Jack Ryan is Just Rotten but Peppermint is Practically Perfect!

Monday , 10, September 2018 1 Comment

Okay, that headline’s not QUITE fair, but I just couldn’t pass up the soulfully seductive sounds of a totally terrific triple alliteration. So sue me. Here’s something a little more fair (but which doesn’t make for as snappy a headline):

Jack Ryan—the new Amazon Prime video series about Tom Clancy’s CIA analyst character—isn’t totally rotten, but is instead an alright work by talented people that could have been much much better if they hadn’t made, or been forced to make, several compromises with political correctness. By way of contrast, Peppermint—Jennifer Garner’s “Punisher, but with Jennifer Garner” movie—doesn’t noticeably pull its punches, even faced with the same unpalatable problem: the stunning rudeness of reality.

Existence, you see, doesn’t comport itself according to politically correct pieties. Unlike what certain elements want you to believe, there really are murderous Muslim terrorists and murderous Mexican drug cartels. They exist, but putting them into your fiction is a potential career-ender in modern Hollywood, which is why it’s so surprising that both works chose to do so.

The entire season of Jack Ryan (like Netflix, 8 episodes revolving around the same story, only unlike Netflix, Amazon makes it work) is one long battle against actual Muslim terrorists, people who murder 300 innocents with sarin gas at a Paris funeral for a priest and who plot even bigger body counts after that. Their explicit motivations are revenge on the West and establishing a caliphate, and the show doesn’t flinch from depicting their rage and bloodthirstiness up to and including keeping and selling captured Westerners as slaves and using children as suicide bombers against American troops and defecting Iraqi civilians (the subsequent explosion and helicopter crash replacing the original origin of Jack Ryan, CIA analyst). These are BAD GUYS, alright? And that’s a minor miracle when even Ben Affleck’s The Sum of All Fears rewrote Clancy’s book so Ryan fought not Muslim terrorists but German Neo-Nazis… in 2002.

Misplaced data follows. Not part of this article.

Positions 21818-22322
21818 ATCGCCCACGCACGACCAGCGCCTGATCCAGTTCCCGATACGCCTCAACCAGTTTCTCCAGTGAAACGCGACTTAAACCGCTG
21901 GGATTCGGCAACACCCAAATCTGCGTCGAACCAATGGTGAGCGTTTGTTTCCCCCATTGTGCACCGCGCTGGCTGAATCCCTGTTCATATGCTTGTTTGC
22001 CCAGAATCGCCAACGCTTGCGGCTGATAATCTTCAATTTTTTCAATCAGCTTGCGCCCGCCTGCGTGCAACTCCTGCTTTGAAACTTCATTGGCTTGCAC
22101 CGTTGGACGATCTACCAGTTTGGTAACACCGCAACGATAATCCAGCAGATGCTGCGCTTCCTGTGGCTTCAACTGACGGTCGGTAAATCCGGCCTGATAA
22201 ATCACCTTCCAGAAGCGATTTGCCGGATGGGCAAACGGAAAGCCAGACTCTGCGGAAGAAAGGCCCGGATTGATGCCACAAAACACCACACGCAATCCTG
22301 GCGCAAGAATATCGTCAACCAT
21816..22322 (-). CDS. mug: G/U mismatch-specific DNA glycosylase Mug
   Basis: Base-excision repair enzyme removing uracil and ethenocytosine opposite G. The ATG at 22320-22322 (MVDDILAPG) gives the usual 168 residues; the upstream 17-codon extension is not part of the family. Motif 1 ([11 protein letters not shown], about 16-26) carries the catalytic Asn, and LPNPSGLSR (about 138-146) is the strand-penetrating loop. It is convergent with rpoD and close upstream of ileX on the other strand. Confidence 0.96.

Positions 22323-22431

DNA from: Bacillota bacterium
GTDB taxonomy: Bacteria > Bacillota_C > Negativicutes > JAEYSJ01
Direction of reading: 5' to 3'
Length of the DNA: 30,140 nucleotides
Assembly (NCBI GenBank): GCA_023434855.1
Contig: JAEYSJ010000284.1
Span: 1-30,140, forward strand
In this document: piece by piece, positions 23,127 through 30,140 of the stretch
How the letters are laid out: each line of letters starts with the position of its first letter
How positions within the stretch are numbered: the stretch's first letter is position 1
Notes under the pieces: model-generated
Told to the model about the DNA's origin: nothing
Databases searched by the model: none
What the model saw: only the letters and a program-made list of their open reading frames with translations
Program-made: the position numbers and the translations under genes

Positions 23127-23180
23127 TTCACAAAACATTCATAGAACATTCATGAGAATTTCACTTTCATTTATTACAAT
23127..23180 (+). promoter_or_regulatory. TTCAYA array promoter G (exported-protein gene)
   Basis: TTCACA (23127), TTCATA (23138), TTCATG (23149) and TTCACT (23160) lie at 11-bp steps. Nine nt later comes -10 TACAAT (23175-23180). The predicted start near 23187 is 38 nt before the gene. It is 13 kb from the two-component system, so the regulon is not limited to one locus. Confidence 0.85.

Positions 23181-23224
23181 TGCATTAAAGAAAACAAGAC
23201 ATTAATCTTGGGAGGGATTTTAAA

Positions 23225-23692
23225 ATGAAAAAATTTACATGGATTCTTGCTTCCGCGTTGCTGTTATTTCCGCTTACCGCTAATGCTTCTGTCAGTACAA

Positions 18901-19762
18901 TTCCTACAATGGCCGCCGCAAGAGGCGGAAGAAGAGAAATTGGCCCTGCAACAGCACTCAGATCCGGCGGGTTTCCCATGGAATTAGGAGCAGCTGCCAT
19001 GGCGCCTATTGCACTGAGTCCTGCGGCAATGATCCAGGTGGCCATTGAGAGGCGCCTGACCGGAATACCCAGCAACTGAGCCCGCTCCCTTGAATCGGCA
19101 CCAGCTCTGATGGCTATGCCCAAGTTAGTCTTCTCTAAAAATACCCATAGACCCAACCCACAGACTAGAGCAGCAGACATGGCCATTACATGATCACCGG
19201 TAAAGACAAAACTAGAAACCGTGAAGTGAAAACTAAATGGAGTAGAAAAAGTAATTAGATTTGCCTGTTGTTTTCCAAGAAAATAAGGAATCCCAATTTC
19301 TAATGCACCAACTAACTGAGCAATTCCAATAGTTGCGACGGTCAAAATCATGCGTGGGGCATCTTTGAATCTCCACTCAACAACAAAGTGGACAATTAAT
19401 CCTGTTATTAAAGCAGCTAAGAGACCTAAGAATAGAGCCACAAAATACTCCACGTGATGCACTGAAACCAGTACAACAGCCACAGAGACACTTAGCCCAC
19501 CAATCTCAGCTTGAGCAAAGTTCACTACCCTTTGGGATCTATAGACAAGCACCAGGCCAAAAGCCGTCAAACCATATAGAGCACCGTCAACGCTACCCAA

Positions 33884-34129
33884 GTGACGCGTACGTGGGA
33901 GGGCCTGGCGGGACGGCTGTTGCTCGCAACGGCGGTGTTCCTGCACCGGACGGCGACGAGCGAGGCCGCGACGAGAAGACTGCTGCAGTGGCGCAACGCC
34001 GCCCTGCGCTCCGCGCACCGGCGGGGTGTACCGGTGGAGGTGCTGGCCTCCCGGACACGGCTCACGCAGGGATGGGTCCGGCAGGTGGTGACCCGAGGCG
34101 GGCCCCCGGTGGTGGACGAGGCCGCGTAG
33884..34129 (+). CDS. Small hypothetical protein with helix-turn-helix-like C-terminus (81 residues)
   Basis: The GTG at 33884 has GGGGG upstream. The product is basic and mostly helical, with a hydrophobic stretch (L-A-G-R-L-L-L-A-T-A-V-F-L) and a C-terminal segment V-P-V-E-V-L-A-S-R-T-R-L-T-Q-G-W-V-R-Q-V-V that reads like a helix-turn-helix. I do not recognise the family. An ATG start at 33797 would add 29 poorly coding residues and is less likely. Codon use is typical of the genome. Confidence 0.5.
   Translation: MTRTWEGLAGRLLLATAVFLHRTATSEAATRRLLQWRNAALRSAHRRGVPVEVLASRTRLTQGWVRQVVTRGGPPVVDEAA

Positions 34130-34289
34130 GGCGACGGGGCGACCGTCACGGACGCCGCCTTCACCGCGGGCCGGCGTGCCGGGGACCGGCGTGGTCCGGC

Peppermint is a smaller story about a mom who loses her daughter and husband in a horrific drive-by. The murderers are a gang whose face tattoos and Hispanic ethnic identity are clearly meant to evoke MS-13, and who are linked to an unspecified but clearly Mexican drug cartel. The gang arranges the murders, buys off or intimidates police, district attorneys, and judges, and deprives the mother of well-deserved justice. The criminals even have a smug Peter Strzok moment, laughing at the bereaving mother in the courtroom just after she’s given testimony, and just after the crooked judge has dismissed the case against them. Nor are these the only murders we witness them arranging. Again, these are BAD GUYS.

(I hope it’s not too big of a SPOILER to reveal that both groups of BAD GUYS get their comeuppance by the end.)

So, yeah, major props to the writers of both for daring to go where no modern Hollywood dudes are willing to go. It’s surprising and ballsy and eminently complimentable. That said…

Jack Ryan spends a lot of time trying to walk it back, undercutting their seeming-boldness. The main bad guy’s family is killed in an air strike (in the very first scene in the entire series) on a civilian village in the Bekaa Valley, Lebanon, in 1983. The problem is that America (whom many reviewers assumed was the culprit) never attacked anywhere in the Bekaa in 1983, while both the French and the Israelis only attacked military targets—no civilian villages were bombed, only Iranian Revolutionary Guard locations (Lebanon claims 1 civilian death from these attacks, not the dozens or hundreds depicted in the show).

This attack never happened, and yet the show chooses it as the beginning of the main Bad Guy’s turn from an innocent child into a violent terrorist mastermind. This turn is later cemented when he is arrested by racist French policemen who throw him into prison because of racism, where he is radicalized by a Muslim cleric. One day he’s an innocent would-be banker with a bold plan to modernize and revolutionize France’s banking system, rejected by the French because they’re racists, and a year later he’s a jihadi.